Your Highlights

Written By Dave on Wednesday, October 23, 2013 | 11:57:00 AM

Kindle technology has gotten so good. I'm not talking about the Paperwhite (which is really cool). I'm talking about the fringe benefits of Kindle. If you don't own a Kindle or use the free app (available on iOS and Android), you are missing out on more than just reading. You're missing out on immersing yourself in the reading experience.

The Kindle.
This has rekindled my reading habits.

When reading a book on a Kindle (and when I say Kindle, I mean either a Kindle device, the free app for mobile devices, or the cloud reader that allows you to read any book you've purchased right on the web), you can highlight words or passages. You can even leave notes that are associated with the highlights.

In college, I always highlighted important passages. And I'd leave numerous  bookmarks in my book. I was reading a book my dad gave me a few years ago, and I didn't want to write in it but there were a lot of takeaways. So I put a sticky on every page with the hope of aggregating them all in a notebook when I was done with the book (this never happened).

On your device, you can pull up all the highlights and notes that you've made in your book. Which is kind of neat if you want to review the content (like reading all the important things you've identified in a text before a test). I sometimes highlight vocabulary words that I want to introduce into my vocabulary (Kindle's even have an onboard dictionary to help decrypt all those pesky words). 

Area 51: An Uncensored History of America's Top Secret Military Base by
Annie Jacobsen is a very good book. I highly recommend e-reading it.

But a lesser known fact is that if you are on a computer, you can go to and see all the highlights and notes you have made. 

What's even neater is that they can then be copied and pasted into one document (Google Doc, anyone?). So you could theoretically aggregate all your highlights and comments into one document (and could even share it with others in a study group via Google Drive and they can add to the list). Or share a Google Drive Document where students can record the highlighted vocab words that they think are worthwhile while they are reading.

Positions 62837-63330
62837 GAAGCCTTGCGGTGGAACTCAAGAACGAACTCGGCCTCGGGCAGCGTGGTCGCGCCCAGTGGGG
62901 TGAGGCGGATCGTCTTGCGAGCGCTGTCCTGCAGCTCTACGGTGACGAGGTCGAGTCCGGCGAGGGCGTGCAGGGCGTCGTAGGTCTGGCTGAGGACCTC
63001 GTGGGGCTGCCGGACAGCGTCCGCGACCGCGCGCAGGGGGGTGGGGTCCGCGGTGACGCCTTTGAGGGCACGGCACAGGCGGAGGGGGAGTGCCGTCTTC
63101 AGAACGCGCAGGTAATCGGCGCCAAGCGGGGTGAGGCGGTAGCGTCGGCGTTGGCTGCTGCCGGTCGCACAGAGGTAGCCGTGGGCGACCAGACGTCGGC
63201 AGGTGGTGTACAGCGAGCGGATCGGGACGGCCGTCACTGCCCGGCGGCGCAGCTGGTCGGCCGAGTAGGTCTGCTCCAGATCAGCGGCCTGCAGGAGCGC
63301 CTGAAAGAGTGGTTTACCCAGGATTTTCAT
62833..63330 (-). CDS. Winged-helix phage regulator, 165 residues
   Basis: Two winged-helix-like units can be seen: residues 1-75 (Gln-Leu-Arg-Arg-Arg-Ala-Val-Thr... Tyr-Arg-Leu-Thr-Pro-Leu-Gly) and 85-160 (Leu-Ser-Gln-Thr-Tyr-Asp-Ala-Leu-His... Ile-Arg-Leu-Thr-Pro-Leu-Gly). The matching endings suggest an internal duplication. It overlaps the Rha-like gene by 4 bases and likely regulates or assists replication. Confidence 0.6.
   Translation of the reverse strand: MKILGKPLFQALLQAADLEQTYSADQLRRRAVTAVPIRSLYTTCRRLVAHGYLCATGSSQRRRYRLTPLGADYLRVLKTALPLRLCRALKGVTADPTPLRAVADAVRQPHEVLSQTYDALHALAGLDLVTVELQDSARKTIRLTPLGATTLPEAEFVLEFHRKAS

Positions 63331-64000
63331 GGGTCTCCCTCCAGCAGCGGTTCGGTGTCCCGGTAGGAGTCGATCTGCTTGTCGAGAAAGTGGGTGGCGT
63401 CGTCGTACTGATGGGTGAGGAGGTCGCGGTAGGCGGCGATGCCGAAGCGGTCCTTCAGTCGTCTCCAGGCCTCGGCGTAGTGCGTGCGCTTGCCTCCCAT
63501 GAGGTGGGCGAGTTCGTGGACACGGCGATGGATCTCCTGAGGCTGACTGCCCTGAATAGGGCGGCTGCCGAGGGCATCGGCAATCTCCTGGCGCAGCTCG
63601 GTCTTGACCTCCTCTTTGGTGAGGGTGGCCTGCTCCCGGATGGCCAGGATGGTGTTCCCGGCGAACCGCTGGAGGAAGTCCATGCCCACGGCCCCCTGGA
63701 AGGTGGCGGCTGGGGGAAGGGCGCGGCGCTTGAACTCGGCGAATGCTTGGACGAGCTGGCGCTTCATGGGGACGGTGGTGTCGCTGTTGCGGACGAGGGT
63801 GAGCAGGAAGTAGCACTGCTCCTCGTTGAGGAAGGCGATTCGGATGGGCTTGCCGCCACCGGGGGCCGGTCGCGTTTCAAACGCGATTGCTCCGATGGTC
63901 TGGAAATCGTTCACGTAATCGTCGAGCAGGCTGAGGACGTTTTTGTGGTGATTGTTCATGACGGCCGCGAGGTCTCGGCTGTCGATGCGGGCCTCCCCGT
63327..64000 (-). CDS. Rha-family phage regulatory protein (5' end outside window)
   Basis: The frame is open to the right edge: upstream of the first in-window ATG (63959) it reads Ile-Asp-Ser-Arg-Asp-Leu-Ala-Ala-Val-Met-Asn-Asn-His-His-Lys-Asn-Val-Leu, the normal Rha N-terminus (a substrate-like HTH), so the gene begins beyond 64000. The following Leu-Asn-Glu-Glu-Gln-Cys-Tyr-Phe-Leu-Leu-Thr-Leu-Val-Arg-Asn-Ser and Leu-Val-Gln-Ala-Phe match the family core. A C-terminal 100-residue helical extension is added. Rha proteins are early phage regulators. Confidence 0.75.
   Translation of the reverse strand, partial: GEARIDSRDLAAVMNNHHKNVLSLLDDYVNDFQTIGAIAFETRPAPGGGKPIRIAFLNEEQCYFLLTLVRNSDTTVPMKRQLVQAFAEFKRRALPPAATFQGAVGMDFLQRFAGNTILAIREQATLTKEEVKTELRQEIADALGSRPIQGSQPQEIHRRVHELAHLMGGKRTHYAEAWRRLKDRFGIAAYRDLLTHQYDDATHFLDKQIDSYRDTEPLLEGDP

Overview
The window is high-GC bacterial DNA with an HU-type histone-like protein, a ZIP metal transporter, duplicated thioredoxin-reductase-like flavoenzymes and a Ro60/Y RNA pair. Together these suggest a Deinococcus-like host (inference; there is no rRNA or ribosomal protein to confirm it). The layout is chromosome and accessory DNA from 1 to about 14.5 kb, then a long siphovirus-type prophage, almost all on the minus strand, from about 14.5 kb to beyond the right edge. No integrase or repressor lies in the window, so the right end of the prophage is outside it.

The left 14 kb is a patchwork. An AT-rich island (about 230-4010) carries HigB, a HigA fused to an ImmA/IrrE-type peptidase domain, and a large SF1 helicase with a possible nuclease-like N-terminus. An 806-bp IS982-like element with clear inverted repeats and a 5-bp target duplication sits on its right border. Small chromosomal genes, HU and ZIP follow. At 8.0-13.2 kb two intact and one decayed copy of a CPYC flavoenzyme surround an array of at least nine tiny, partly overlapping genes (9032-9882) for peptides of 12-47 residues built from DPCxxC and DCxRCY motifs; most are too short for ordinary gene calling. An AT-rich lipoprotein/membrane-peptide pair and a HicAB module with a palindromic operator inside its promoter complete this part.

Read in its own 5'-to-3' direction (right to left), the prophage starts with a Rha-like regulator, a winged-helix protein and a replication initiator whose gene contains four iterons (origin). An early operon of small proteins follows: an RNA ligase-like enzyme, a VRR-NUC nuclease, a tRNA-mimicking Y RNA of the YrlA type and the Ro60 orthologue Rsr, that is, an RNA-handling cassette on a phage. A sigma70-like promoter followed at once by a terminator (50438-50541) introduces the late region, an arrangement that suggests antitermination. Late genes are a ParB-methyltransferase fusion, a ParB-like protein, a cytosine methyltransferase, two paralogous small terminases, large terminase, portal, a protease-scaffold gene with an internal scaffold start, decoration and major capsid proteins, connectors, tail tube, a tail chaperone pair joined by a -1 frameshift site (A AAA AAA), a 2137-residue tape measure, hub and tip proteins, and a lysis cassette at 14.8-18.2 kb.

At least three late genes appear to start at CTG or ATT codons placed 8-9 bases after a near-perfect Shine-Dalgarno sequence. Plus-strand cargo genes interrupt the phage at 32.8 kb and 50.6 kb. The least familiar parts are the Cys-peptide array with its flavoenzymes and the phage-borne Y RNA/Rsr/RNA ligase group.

I leave you with some of the quotes from recent books I've read. Enjoy!

"Laymen, in Strike’s experience, were obsessed with motive: opportunity topped the professional’s."  
Robert Galbraith, J. K. Rowling 

"For privacy, all of the glass-walled offices aboard The Mendacium were built with 'suspended particle device' glass. The transparency of SPD glass was easily controlled by the application or removal of an electric current, which either aligned or randomized millions of tiny rodlike particles suspended within the panel."
Dan Brown 

"There is a place in the northeastern United States in which the houses are packed together like a hobo’s teeth: all the same dirty off-white template with bits broken off here and there and crooked gaps in-between through which tufts of green sprout to remind the passers-by that the neighborhood isn’t completely sterile, as if the smell weren’t enough.  Actually, and lamentably, there are a lot of places in the northeastern United States like that, but this one, in upstate New York, goes by the name of Arkham.  And this night in Arkham the moon was full and the roiling storm clouds overhead had just begun to excrete their contents to the accompaniment of creeping thunder and crepitating lightning.  The claw-like branches of a naked oak tree swayed madly in the wind next to a circular, cobwebbed attic window, casting twisted shadows into the attic as lightning flashed behind it."
Justin Noia

"'I lent you money and you returned it. That was but a neighbourly action and we are now quits.' 'We are never quits with those who oblige us,' said Dantes, 'when we no-longer-owe them money we owe them gratitude.'"
Alexandre Dumas

"I need you to be clever, Bean. I need you to think of solutions to problems we haven't seen yet. I want you to try things that no one has ever tried because they're absolutely stupid. 
He thought of a half dozen ideas before he went to sleep. Ender would be pleased -- every one of them was stupid."
Orson Scott Card 

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